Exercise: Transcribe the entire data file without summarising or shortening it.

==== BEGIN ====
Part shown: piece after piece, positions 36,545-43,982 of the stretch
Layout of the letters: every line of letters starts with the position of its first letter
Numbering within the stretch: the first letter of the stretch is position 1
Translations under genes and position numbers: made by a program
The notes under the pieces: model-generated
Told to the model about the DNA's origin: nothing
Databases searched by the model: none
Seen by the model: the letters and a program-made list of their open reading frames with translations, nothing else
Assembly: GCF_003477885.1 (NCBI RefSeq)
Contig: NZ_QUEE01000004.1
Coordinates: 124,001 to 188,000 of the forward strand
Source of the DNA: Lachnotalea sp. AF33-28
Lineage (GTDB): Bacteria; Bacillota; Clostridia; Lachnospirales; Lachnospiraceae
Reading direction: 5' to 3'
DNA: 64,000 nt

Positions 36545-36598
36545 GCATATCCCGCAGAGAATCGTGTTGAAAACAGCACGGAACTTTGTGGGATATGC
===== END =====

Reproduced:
Part shown: piece after piece, positions 36,545-43,982 of the stretch
Layout of the letters: every line of letters starts with the position of its first letter
Numbering within the stretch: the first letter of the stretch is position 1
Translations under genes and position numbers: made by a program
The notes under the pieces: model-generated
Told to the model about the DNA's origin: nothing
Databases searched by the model: none
Seen by the model: the letters and a program-made list of their open reading frames with translations, nothing else
Assembly: GCF_003477885.1 (NCBI RefSeq)
Contig: NZ_QUEE01000004.1
Coordinates: 124,001 to 188,000 of the forward strand
Source of the DNA: Lachnotalea sp. AF33-28
Lineage (GTDB): Bacteria; Bacillota; Clostridia; Lachnospirales; Lachnospiraceae
Reading direction: 5' to 3'
DNA: 64,000 nt

Positions 36545-36598
36545 GCATATCCCGCAGAGAATCGTGTTGAAAACAGCACGGAACTTTGTGGGATATGC